Trial Underway Against Warren Buffett’s Railway Company

Legislation & Litigation

A trial has begun over BNSF Railway’s transporting of asbestos-contaminated vermiculite from mines in Libby, Montana that closed in 1990. Investor and businessman Warren Buffett’s Berkshire Hathaway Inc. purchased the railway in 2010. BNSF is accused of negligence and wrongful death.

The suit claims the railway is responsible for failing to control asbestos-contaminated dust from Libby vermiculite stored in a downtown railyard and then transported through the town to manufacturing plants across the country. BNSF denies any responsibility for asbestos contamination of Libby, according to court filings. 

The estates of Thomas Wells and Joyce Walder filed a wrongful death lawsuit against BNSF in 2021. Both Wells and Walder were diagnosed with mesothelioma. The primary cause of mesothelioma is asbestos exposure.

Wells died in March 2020 and Walder died in October 2020. Both believed their asbestos exposure occurred while they were in the Libby area. Their suit is one of hundreds of lawsuits filed against BNSF Railway in connection to asbestos in Libby.

Arguments Over BNSF’s Responsibility

The railway claims its obligation to ship goods to customers exempts it from any liability. However, plaintiffs argue that vermiculite storage in the railyard means the company isn’t exempt. 

The trial comes more than 20 years after federal authorities first responded to reports of asbestos-related diseases and deaths in Libby. Hundreds of people have died and 3,000 have been sickened according to health officials. 

In a separate case, Montana’s Supreme Court ruled that BNSF and its predecessors were more involved in the mining process than just shipping vermiculite. The railway has settled previous lawsuits for undisclosed amounts. The next trial against BNSF over the death of a Libby resident is set to start in federal court in May 2024.

“At some point, probably everybody got exposed to it,” Paul Resch told the Associated Press about asbestos-tainted vermiculite in Libby. “There were piles of it along the railroad tracks, you would get clouds of dust blowing around downtown.”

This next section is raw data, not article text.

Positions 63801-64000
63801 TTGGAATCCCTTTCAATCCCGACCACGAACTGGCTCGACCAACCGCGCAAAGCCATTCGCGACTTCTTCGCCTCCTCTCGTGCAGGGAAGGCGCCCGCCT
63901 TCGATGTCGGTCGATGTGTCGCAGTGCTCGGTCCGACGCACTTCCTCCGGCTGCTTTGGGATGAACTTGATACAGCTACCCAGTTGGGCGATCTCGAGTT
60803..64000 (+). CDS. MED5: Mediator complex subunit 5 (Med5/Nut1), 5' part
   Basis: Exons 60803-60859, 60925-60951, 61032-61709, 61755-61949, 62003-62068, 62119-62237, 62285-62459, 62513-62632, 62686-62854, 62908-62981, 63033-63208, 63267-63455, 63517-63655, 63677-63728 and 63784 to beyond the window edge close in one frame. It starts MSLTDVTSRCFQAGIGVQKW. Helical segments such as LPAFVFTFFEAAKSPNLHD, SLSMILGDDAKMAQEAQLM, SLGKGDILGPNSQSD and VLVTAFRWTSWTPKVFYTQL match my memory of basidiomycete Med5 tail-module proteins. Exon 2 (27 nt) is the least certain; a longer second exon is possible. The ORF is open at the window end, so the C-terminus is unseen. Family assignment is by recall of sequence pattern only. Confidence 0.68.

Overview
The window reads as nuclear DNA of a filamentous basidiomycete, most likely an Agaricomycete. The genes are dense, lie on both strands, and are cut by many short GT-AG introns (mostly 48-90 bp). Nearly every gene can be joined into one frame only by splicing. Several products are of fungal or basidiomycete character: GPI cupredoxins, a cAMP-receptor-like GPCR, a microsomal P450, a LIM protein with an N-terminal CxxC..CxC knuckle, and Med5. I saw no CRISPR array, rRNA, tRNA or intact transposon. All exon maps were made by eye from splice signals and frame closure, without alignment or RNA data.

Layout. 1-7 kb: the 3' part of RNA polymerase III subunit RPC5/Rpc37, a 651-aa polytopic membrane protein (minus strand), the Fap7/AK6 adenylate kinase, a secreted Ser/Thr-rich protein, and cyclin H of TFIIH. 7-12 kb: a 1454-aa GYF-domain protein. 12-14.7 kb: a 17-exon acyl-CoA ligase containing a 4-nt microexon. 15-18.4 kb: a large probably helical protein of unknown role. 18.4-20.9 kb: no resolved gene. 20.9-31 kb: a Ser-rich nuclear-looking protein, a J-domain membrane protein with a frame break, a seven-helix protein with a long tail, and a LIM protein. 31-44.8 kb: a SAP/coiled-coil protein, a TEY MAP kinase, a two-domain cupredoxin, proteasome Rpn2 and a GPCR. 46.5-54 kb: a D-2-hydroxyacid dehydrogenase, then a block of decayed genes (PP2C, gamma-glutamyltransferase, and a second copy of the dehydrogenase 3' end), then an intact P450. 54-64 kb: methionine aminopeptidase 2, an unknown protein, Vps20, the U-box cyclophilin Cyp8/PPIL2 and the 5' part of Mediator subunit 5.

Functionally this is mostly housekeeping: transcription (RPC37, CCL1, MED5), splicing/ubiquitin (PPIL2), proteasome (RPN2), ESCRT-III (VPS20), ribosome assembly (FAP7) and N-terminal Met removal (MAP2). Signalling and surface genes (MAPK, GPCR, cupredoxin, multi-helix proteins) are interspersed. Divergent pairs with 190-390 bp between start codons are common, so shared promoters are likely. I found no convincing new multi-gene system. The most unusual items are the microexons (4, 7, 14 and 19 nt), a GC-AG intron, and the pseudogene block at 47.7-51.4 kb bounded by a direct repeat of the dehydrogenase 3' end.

Resch lived in Libby as a child. The 61 year-old noted he was diagnosed with an asbestos-related illness that severely scarred his left lung. 

Libby’s History With Asbestos

Libby is the site of one of the worst human-caused environmental disasters in American history. The small town was once home to vermiculite ore mining said to have produced 80% of the world’s vermiculite. Both vermiculite and asbestos are naturally occurring minerals and when vermiculite is mined, it can become contaminated with asbestos.

W.R. Grace took over operation of the Libby mines in 1963 and was aware of the health risks at the time, but didn’t warn the public or workers. The company filed for bankruptcy in 2001 and established a $1.8 billion asbestos trust fund to settle future cases. The company also paid about $270 million to government agencies for environmental damages and cleanup. 

The state of Montana was also found to be at fault for failing to warn Libby residents about asbestos exposure. It paid settlements totaling $68 million to about 2,000 plaintiffs.

In 2009 the U.S. Environmental Protection Agency declared Libby a superfund site. More than $600 million in federal funds was spent on decontamination efforts. The EPA even provided additional financial assistance to residents for health care costs. At least 1 in 10 people in Libby currently have an asbestos-related illness, according to the Center for Asbestos Related Disease. Exposure to asbestos can cause mesothelioma, asbestosis and a number of other cancers.

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